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Author Topic: Recent exposure and now have most ARS symptoms!  (Read 2528 times)

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Offline smeyer459

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Recent exposure and now have most ARS symptoms!
« on: February 02, 2013, 07:16:25 AM »

I would appreciate any and all advice on my situation.  I recently had an exposure with a CSW 53 days ago (7.5 weeks ago). I remember fingering her (I'm a nail biter so I'm worried that somehow her vaginal fluid might have entered by bloodstream) and then having vaginal intercourse for about 20 minutes with a condom (the condom didn't slip out but I think it might have been broken..not sure).  I wasn't too worried until 49 days ago (7 weeks later) when I developed a fever, sore throat, night chills, diarrhea, muscle pain (pretty much all the symptoms of ARS and then I started FREAKING out).  I still have the fever/flu four days later but yesterday I went to get a rapid HIV test from the clinic (52 days post exposure...7.5 weeks) and it came back negative.

I have two questions:
1. Even though I got a negative test 7.5 weeks later, the fact that I had a fever (potential ARS symptoms) during the test, could that compromise the results of the test? They say that a compromised immune system may result in inaccurate tests?

2. I've also heard that it can take up to 7-10 days post ARS symptoms for you to develop HIV antibodies so I'm still worried now?

Thanks so much in advance as I'm extremely worried!

Offline Ann

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Re: Recent exposure and now have most ARS symptoms!
« Reply #1 on: February 02, 2013, 07:33:25 AM »

1. You tested negative because you did NOT have a risk for hiv infection. You do not need further testing at this time. You do NOT have hiv.

Fingering isn't a risk. Not one person has ever been infected through fingering, and this includes people who bite their nails.

Protected intercourse is just that, protected. Condoms have been proven to prevent hiv infection.

There have been three long-term studies of couples where one is positive and one is negative. In the couples who used condoms for anal or vaginal intercourse, but no barrier for oral activities, not one of the negative partners became infected with hiv. Not one.

2. The vast majority of people who have actually been at risk (you weren't at risk) and  infected will seroconvert and test positive by six weeks, with the average time to seroconversion being only 22 days. This is true regardless of symptoms or the lack of symptoms.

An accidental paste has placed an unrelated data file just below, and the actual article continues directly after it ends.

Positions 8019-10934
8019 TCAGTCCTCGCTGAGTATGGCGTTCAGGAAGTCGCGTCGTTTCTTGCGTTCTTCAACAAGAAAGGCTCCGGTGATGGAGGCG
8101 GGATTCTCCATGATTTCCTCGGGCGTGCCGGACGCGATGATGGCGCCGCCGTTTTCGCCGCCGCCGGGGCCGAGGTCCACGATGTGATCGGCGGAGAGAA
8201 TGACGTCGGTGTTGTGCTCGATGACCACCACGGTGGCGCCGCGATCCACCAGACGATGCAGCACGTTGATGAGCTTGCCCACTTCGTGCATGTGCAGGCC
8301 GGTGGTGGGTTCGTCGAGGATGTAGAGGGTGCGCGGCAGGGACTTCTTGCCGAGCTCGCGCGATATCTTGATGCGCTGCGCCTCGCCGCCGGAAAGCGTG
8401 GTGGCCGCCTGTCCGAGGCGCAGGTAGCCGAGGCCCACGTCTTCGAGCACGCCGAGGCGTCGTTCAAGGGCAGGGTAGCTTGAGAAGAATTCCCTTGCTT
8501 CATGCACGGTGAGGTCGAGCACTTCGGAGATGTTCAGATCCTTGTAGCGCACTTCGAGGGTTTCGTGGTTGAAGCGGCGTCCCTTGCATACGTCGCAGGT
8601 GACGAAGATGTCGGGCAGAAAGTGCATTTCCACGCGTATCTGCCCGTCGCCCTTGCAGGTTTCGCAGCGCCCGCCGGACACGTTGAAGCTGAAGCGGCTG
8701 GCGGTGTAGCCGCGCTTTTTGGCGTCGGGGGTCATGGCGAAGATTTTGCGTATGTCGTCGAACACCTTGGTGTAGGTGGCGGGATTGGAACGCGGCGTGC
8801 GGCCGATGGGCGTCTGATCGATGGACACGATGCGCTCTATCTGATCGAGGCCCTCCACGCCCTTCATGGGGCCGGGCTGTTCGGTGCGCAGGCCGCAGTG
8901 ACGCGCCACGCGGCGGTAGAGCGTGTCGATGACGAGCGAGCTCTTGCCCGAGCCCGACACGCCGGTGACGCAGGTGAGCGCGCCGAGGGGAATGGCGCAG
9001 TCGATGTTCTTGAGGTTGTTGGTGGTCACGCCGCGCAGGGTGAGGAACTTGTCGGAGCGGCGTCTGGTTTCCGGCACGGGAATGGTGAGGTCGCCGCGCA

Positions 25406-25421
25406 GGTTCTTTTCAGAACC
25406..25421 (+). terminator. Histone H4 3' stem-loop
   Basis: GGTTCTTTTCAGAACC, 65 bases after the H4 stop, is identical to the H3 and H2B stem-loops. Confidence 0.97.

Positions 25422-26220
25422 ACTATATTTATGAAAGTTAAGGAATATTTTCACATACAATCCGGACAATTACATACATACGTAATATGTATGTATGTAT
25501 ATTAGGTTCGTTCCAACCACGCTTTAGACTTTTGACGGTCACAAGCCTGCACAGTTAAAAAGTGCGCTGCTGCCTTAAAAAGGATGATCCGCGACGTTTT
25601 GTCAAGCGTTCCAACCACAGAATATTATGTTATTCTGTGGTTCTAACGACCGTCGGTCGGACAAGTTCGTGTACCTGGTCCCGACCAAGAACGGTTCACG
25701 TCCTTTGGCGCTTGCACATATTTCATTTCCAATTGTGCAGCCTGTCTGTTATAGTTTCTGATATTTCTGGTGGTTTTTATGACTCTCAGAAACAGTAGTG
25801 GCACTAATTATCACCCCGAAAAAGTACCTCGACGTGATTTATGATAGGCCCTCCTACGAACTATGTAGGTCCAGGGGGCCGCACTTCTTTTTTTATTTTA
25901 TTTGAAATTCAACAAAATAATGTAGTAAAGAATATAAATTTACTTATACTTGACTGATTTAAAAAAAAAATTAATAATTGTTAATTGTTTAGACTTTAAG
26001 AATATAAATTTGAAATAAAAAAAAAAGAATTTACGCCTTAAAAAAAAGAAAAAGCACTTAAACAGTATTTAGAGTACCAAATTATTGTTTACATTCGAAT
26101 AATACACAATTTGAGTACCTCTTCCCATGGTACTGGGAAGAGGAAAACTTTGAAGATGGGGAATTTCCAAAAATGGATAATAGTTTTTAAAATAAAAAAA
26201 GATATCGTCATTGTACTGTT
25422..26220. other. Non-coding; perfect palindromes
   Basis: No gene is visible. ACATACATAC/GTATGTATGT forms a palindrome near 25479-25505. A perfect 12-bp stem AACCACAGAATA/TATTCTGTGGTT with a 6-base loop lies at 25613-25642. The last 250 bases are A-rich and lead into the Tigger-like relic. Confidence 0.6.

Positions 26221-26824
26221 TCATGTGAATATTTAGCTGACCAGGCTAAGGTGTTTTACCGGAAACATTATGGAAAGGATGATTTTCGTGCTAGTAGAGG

When there has actually been a risk (you were NOT at risk!), a six week negative must be confirmed at the three month point, but is highly unlikely to change. YOUR test result is NOT going to change because you have NOT been at risk.

Here's what you need to know in order to avoid hiv infection:

You need to be using condoms for anal or vaginal intercourse, every time, no exceptions until such time as you are in a securely monogamous relationship where you have both tested for ALL sexually transmitted infections together.

To agree to have unprotected intercourse is to consent to the possibility of being infected with an STI. Sex without a condom lasts only a matter of minutes, but hiv is forever.

Have a look through the condom and lube links in my signature line so you can use condoms with confidence.

ALTHOUGH YOU DO NOT NEED FURTHER TESTING AT THIS TIME, anyone who is sexually active should be having a full sexual health care check-up, including but not limited to hiv testing, at least once a year and more often if unprotected intercourse occurs.

If you aren't already having regular, routine check-ups, now is the time to start. As long as you make sure condoms are being used for intercourse, you can fully expect your routine hiv tests to return with negative results.

Don't forget to always get checked for all the other sexually transmitted infections as well, because they are MUCH easier to transmit than hiv. Some of the other STIs can be present with no obvious symptoms, so the only way to know for sure is to test.

Use condoms for anal or vaginal intercourse, correctly and consistently, and you will avoid hiv infection. It really is that simple!

Condoms are a girl's best friend

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"...health will finally be seen not as a blessing to be wished for, but as a human right to be fought for." Kofi Annan

Nymphomaniac: a woman as obsessed with sex as an average man. Mignon McLaughlin

HIV is certainly character-building. It's made me see all of the shallow things we cling to, like ego and vanity. Of course, I'd rather have a few more T-cells and a little less character. Randy Shilts

Offline smeyer459

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Re: Recent exposure and now have most ARS symptoms!
« Reply #2 on: February 02, 2013, 07:49:09 AM »
Thanks a lot Ann.

Just a quick follow-up. Assuming I was at risk, does having a flu and fever compromise the accuracy of the rapid test? I started having a fever three days before I got the test so I'm not sure what that means. The comforting part is that I got tested 52 days post exposure and that's pretty rare to seroconvert after 52 days right despite having a fever/flu during days 49-52?

Offline Andy Velez

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Re: Recent exposure and now have most ARS symptoms!
« Reply #3 on: February 02, 2013, 08:32:55 AM »
No, having a flu and fever would not compromise the accuracy of your test result.

And no, we're not going to assume you had a risk because you didn't. You are worrying needlessly.

Get on with your life. 
Andy Velez


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